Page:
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Hong Kong Cantonese

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Hong Kong Cantonese
香港粵語; 港式廣東話; 香港話
Native toHong Kong, Macau and some Overseas Communities
RegionPearl River Delta
EthnicityHong Kong people
Macau people
Written Cantonese
Cantonese Braille
Official status
Official language in
 Hong Kong
 Macau
Regulated byOfficial Language Division[1]
Civil Service Bureau
Government of Hong Kong
Language codes
ISO 639-3
ISO 639-6xgng
yue-yue
 yue-can
GlottologNone
Linguasphere79-AAA-mac
Chinese name
Traditional Chinese香港粵語
Simplified Chinese香港粤语
Hong Kong-style Cantonese
Traditional Chinese港式粵語
Hong Kong-Guangdong dialect
Traditional Chinese香港廣東話
Hong Kong-Guangzhou dialect
Traditional Chinese香港廣州話

Hong Kong Cantonese (Chinese: 香港粵語) is a dialect of the Cantonese language commonly spoken in Hong Kong, as well as Macau and some neighbouring areas in Canton. Although the Hong Kong people largely identify this variant of Chinese as "Cantonese" (廣東話), a variety of publications in mainland China describe the variant as Hong Kong speech (香港話).

There are slight differences between the pronunciation used in Hong Kong Cantonese and that of the Cantonese spoken in neighbouring Guangdong Province where Cantonese (based on the Guangzhou dialect) is a main lingua franca.

Over the years, Hong Kong Cantonese has also absorbed foreign terminology and developed a large set of Hong Kong-specific terms. These differences from the Guangzhou dialect are the result of British rule between 1841 and 1997, as well as the closure of the Hong Kong–China border immediately after the establishment of the People's Republic of China in 1949.

History

Before the arrival of British settlers in 1842, the inhabitants of Hong Kong mainly spoke the Dongguan-Bao'an (Tungkun–Po'on) and Tanka dialects of Yue,[citation needed] as well as Hakka and Teochew. These languages and dialects are all remarkably different from Guangzhou Cantonese.

After the British acquired Hong Kong Island, Kowloon Peninsula and the New Territories from the Qing in 1841 (officially 1842) and 1898, large numbers[quantify] of merchants and workers came to Hong Kong from the city of Canton, the main centre of Cantonese. Cantonese became the dominant spoken language in Hong Kong. The extensive migration from mainland Cantonese-speaking areas to Hong Kong continued up until 1949, when the Communists took over mainland China. During this period, the Cantonese spoken in Hong Kong was very similar to that in Canton.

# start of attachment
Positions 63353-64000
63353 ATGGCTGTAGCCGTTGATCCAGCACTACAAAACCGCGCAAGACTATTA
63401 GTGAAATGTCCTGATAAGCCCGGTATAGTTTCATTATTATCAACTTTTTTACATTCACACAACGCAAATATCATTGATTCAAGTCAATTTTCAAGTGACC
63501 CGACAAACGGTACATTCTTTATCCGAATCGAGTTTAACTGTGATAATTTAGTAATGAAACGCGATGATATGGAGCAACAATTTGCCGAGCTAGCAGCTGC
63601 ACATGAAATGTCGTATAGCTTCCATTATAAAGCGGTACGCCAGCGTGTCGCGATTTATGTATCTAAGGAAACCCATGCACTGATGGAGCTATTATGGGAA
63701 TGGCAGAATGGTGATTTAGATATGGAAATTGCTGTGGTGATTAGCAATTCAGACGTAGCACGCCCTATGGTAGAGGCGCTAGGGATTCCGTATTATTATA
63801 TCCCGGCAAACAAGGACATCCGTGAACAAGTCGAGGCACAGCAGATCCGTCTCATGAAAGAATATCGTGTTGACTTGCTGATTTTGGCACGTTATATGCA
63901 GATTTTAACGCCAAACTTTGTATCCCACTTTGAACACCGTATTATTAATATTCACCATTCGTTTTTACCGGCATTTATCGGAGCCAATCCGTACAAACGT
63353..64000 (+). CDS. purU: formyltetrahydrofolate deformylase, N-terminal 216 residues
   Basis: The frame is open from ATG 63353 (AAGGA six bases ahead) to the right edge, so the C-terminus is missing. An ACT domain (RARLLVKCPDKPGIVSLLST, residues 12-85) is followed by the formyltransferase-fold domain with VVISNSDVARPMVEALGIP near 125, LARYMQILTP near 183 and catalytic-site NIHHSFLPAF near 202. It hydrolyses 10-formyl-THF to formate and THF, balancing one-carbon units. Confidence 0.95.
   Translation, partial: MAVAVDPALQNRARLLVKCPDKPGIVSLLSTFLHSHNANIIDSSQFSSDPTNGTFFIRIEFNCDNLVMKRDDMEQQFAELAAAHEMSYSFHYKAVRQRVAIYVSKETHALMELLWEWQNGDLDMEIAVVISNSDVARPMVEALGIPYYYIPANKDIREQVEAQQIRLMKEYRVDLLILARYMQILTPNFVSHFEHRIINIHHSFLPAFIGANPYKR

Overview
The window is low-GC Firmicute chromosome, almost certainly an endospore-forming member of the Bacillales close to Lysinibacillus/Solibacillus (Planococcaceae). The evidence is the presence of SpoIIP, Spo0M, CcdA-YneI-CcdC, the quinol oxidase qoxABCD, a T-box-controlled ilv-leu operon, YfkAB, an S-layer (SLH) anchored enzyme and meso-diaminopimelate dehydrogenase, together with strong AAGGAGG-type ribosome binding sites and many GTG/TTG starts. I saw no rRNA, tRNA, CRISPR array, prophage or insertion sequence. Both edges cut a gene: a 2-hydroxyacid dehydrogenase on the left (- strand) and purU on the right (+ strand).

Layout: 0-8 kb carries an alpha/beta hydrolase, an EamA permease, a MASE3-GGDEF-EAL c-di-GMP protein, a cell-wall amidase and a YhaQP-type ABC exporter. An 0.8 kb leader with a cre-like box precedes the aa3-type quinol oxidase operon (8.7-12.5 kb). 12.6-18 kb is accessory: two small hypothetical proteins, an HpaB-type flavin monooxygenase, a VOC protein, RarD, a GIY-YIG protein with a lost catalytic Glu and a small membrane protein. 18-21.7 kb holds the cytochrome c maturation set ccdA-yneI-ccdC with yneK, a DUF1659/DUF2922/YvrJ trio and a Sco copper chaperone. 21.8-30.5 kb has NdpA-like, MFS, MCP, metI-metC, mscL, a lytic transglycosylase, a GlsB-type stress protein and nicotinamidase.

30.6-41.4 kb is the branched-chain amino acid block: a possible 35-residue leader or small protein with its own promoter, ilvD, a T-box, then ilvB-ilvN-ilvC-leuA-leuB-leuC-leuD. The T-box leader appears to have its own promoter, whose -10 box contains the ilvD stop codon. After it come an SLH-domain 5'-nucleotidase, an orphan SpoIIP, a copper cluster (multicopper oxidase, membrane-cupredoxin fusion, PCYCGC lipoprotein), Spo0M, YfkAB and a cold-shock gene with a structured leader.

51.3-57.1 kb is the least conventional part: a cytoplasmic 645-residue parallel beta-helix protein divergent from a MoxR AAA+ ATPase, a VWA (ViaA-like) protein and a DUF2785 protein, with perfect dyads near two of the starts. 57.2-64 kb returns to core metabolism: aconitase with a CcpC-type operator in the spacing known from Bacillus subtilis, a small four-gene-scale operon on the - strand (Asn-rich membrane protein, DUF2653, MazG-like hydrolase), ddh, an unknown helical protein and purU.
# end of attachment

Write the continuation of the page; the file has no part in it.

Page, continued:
In 1949, the year that the People's Republic of China was established, Hong Kong saw a large influx of refugees from mainland China, prompting the Hong Kong Government to close its border.[citation needed] Illegal immigration from mainland China into Hong Kong nevertheless continued.

Movement, communication and relations between Hong Kong and mainland China became very limited, and consequently the evolution of Cantonese in Hong Kong diverged from that of Guangzhou. In mainland China, the use of Mandarin as the official language and in education was enforced. In Hong Kong, Cantonese is the medium of instruction in schools, along with written English and written Chinese.

Because of the long exposure to English during the colonial period, a large number of English words was loaned into Hong Kong Cantonese, e.g. "巴士" (/páːsǐː/), literally, "bus". Therefore, the vocabularies of Cantonese in mainland China and Hong Kong substantially differed.

Moreover, the pronunciation of Cantonese changed while the change either did not occur in mainland China or took place much slower. For example, merging of initial /n/ into /l/ and the deletion of /ŋ/ were observed.

Pronunciation

In modern-day Hong Kong, many native speakers are unable to distinguish between certain phoneme pairs, causing them to merge one sound into another. Although this is often considered substandard and is frequently denounced as "lazy sound" (懶音), the phenomenon is becoming more widespread and is influencing other Cantonese-speaking regions. Contrary to popular opinion, some of these changes are not recent. The loss of the velar nasal (/ŋ/) was documented by Williams (1856), and the substitution of the liquid nasal (/l/) for the nasal initial (/n/) was documented by Cowles (1914).

List of observed shifts:[2]

  • Merging of /n/ initial into /l/ initial.
  • Merging of /ŋ/ initial into null initial.
  • Merging of /kʷ/ and /kʷʰ/ initials into /k/ and /kʰ/ when followed by /ɔː/. Note that /ʷ/ is the only glide (介音) in Cantonese.
  • Merging of /ŋ/ and /k/ codas into /n/ and /t/ codas respectively, eliminating contrast between these pairs of finals (except after /e/ and /o/): /aːn/-/aːŋ/, /aːt/-/aːk/, /ɐn/-/ɐŋ/, /ɐt/-/ɐk/, /ɔːn/-/ɔːŋ/ and /ɔːt/-/ɔːk/.
  • Merging of the two syllabic nasals, /ŋ̩/ into /m̩/, eliminating the contrast of sounds between (surname Ng) and (not).
  • Merging of the rising tones (陰上 2nd and 陽上 5th).[3]

Today in Hong Kong, people still make an effort to avoid these sound merges in serious broadcasts and in education. Older people often do not exhibit these shifts in their speech, but some do. With the sound changes, the name of Hong Kong's Hang Seng Bank (香港恆生銀行), /hœ́ːŋ kɔ̌ːŋ hɐ̏ŋ sɐ́ŋ ŋɐ̏n hɔ̏ːŋ/, literally Hong Kong Constant Growth Bank, becomes /hœ́ːn kɔ̌ːn hɐ̏n sɐ́n ɐ̏n hɔ̏ːn/, sounding like Hon' Kon' itchy body 'un cold (痕身un寒). The name of Cantonese itself (廣東話, "Guangdong speech") would be /kʷɔ̌ːŋ tʊ́ŋ wǎː/ without the merger, whereas /kɔ̌ːŋ tʊ́ŋ wǎː/ (sounding like "講東話": "say eastern speech") and /kɔ̌ːn tʊ́ŋ wǎː/ (sounding like "趕東話" : "chase away eastern speech") are overwhelmingly popular.[4]